What is the legal implication of such ommission in the attestation clause?

The will is void.


Under 805, the attestation clause of NW should contain the ff: 1) number of pages, 2) fact that it was signed by
the T, in the presence of the witnesses, 3) the fact that the IW witnessed and signed the will in the presence of T
and of one another.
Here, the attestation clause did not state that BCD actually witnessed C sign the will. Although the truth is that
they were able to see him sign, such omission cannot be determined by examination of the will itself as extrinsic
evidence is inadmissible.
Thus, the will is void.

Can T and 3W use as evidence a video clip of execution of a will to show compliance w/ 805?

No.
Under 805, the attestation clause of NW should contain the ff: 1) number of pages, 2) fact that it was signed by
the T, in the presence of the witnesses, 3) the fact that the IW witnessed and signed the will in the presence of T
and of one another.
Here, the attestation clause did not state that BCD actually witnessed C sign the will. Although the truth is that
they were able to see him sign, such omission cannot be determined by examination of the will itself as extrinsic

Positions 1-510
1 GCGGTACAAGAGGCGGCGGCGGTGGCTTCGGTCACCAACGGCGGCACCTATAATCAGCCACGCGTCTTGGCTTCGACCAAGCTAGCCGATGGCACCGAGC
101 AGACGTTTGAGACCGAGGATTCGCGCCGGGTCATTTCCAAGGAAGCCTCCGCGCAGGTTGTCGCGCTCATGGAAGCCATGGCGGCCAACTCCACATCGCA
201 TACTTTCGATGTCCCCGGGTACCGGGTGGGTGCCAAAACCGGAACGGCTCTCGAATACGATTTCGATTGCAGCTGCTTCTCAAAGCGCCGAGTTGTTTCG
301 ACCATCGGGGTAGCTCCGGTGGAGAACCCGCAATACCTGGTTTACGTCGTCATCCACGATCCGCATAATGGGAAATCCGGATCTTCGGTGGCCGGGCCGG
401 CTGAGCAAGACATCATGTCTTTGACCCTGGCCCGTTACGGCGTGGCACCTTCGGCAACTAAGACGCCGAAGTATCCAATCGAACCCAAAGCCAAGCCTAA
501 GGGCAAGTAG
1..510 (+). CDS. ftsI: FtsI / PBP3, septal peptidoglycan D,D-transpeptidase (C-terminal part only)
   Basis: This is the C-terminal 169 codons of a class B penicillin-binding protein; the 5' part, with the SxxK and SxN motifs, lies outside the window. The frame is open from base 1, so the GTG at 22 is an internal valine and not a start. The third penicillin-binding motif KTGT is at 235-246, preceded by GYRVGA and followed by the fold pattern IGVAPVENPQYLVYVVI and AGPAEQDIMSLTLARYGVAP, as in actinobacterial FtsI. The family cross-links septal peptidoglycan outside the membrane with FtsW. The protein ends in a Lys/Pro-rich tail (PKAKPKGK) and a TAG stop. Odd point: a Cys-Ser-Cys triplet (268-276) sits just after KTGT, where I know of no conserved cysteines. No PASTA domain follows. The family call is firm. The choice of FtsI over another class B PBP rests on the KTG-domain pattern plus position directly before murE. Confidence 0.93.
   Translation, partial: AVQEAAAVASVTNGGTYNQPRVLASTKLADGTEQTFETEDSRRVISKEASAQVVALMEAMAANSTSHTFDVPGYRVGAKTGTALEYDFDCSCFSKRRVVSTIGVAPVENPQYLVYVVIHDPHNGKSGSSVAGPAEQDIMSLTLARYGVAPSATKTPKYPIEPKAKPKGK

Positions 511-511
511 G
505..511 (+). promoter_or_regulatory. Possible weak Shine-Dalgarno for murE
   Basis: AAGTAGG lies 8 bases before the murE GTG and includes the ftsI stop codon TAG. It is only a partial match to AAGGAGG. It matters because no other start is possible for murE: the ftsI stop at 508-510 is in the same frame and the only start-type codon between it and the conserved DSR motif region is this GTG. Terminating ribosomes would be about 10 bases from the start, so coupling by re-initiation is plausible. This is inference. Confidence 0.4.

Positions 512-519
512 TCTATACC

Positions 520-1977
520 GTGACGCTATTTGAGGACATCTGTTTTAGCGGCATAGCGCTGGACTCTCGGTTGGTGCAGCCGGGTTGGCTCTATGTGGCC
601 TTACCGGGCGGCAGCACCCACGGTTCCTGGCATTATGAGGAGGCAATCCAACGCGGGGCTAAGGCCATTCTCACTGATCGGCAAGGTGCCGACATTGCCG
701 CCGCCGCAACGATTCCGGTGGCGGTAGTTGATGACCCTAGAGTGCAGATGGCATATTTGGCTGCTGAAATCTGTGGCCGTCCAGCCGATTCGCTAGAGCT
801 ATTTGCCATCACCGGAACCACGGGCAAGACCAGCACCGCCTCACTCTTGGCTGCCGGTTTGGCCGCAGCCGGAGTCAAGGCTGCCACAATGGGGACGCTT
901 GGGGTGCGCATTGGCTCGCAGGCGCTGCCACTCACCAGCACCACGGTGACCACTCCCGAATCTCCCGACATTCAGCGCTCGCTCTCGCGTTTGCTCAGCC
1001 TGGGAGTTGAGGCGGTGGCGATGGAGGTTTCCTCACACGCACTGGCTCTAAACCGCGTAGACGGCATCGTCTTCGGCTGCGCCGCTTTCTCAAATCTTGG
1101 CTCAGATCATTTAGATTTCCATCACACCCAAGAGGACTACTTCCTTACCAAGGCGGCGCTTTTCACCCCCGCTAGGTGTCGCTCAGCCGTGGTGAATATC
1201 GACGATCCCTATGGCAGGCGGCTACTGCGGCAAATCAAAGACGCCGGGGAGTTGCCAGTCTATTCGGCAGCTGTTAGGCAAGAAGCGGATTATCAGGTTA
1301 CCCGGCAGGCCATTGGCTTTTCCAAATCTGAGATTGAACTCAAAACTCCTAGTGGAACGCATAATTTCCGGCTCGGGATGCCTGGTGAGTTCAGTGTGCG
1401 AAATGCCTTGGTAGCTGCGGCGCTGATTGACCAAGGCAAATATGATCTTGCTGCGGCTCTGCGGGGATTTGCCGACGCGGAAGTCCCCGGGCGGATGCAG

evidence is inadmissible. A video clip of execution is an extrinsic evidence which is inadmissible.
Thus, they cannot use a video clip as evidence to show compliance w/ 805.
4. A is a popular PH actress. She executed a will on Jan 1, 2014. Unknown to the public, she underwent
chronic depression that prompted her to attempt suicide. The suicide attempt failed as she was
immediately rushed to the hospital by her household upon seeing her slash her wrist w/ a razor-sharp
blade.
Few months after, realizing that she was blessed to have lived, she wanted to have her will probated.
Probate of the will was opposed by her sisters and brothers who contend that the will was not valid as the
T was not of sound mind due to the servere depression that she was undergoing at the time of exeution
of the will. Are the oppositors correct?

No.
Under the law, every person is presumed to be of sound mind, in the absence of proof to the contrary. Morever, to
be of sound mind, it is not necessary that T be in full possession of all his reasoning faculties or mind be wholly
unbroken, unimpaired or unshatters by disease or injury. It is sufficient that the requisites of soundness of mind
are as present: that T was able at the time of making the will to know the 1) nature of estate, 2) proper objects of
his bounty, and character of the testamentary act.
Here, the oppositors contended that A was of sound mind due to severe depression at the time of execution of the
will.
Absence any proof that she did not know the nature of the estate, proper objects of his bountry, and character of
the testamentary act during the execution of the will, the will is valid making the contention of the oppositors
untenable.

5. A B C and D are very good friends. They are, however, separated geographically as A lives in Cavite, B in
Laguna, C in Makati, and D in Rizal. To stay connected to each other, they used different forms and/or